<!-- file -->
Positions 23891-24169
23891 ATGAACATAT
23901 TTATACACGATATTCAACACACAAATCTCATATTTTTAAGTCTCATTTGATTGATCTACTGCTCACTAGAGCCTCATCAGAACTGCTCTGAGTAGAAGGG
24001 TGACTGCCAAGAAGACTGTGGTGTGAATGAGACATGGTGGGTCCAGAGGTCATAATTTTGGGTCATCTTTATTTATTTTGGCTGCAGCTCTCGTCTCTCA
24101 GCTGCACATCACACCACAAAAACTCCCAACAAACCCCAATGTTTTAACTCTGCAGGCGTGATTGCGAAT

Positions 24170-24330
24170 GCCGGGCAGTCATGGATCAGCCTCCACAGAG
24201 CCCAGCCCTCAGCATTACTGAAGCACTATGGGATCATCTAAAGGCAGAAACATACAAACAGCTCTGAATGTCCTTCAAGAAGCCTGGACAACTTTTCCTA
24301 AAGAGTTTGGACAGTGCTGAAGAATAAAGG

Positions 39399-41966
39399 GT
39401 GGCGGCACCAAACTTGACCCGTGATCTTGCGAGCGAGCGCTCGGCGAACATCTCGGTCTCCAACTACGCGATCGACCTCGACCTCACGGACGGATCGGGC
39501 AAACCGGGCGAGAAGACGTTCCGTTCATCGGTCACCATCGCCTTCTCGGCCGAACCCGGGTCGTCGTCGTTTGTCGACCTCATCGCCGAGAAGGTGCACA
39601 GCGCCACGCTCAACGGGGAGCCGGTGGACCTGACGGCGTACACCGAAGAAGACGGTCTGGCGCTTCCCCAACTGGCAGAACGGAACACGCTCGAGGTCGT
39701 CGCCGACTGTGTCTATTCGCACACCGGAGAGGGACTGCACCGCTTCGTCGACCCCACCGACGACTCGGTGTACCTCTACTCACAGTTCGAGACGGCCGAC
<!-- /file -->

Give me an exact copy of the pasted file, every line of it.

Positions 23891-24169
23891 ATGAACATAT
23901 TTATACACGATATTCAACACACAAATCTCATATTTTTAAGTCTCATTTGATTGATCTACTGCTCACTAGAGCCTCATCAGAACTGCTCTGAGTAGAAGGG
24001 TGACTGCCAAGAAGACTGTGGTGTGAATGAGACATGGTGGGTCCAGAGGTCATAATTTTGGGTCATCTTTATTTATTTTGGCTGCAGCTCTCGTCTCTCA
24101 GCTGCACATCACACCACAAAAACTCCCAACAAACCCCAATGTTTTAACTCTGCAGGCGTGATTGCGAAT

Positions 24170-24330
24170 GCCGGGCAGTCATGGATCAGCCTCCACAGAG
24201 CCCAGCCCTCAGCATTACTGAAGCACTATGGGATCATCTAAAGGCAGAAACATACAAACAGCTCTGAATGTCCTTCAAGAAGCCTGGACAACTTTTCCTA
24301 AAGAGTTTGGACAGTGCTGAAGAATAAAGG

Positions 39399-41966
39399 GT
39401 GGCGGCACCAAACTTGACCCGTGATCTTGCGAGCGAGCGCTCGGCGAACATCTCGGTCTCCAACTACGCGATCGACCTCGACCTCACGGACGGATCGGGC
39501 AAACCGGGCGAGAAGACGTTCCGTTCATCGGTCACCATCGCCTTCTCGGCCGAACCCGGGTCGTCGTCGTTTGTCGACCTCATCGCCGAGAAGGTGCACA
39601 GCGCCACGCTCAACGGGGAGCCGGTGGACCTGACGGCGTACACCGAAGAAGACGGTCTGGCGCTTCCCCAACTGGCAGAACGGAACACGCTCGAGGTCGT
39701 CGCCGACTGTGTCTATTCGCACACCGGAGAGGGACTGCACCGCTTCGTCGACCCCACCGACGACTCGGTGTACCTCTACTCACAGTTCGAGACGGCCGAC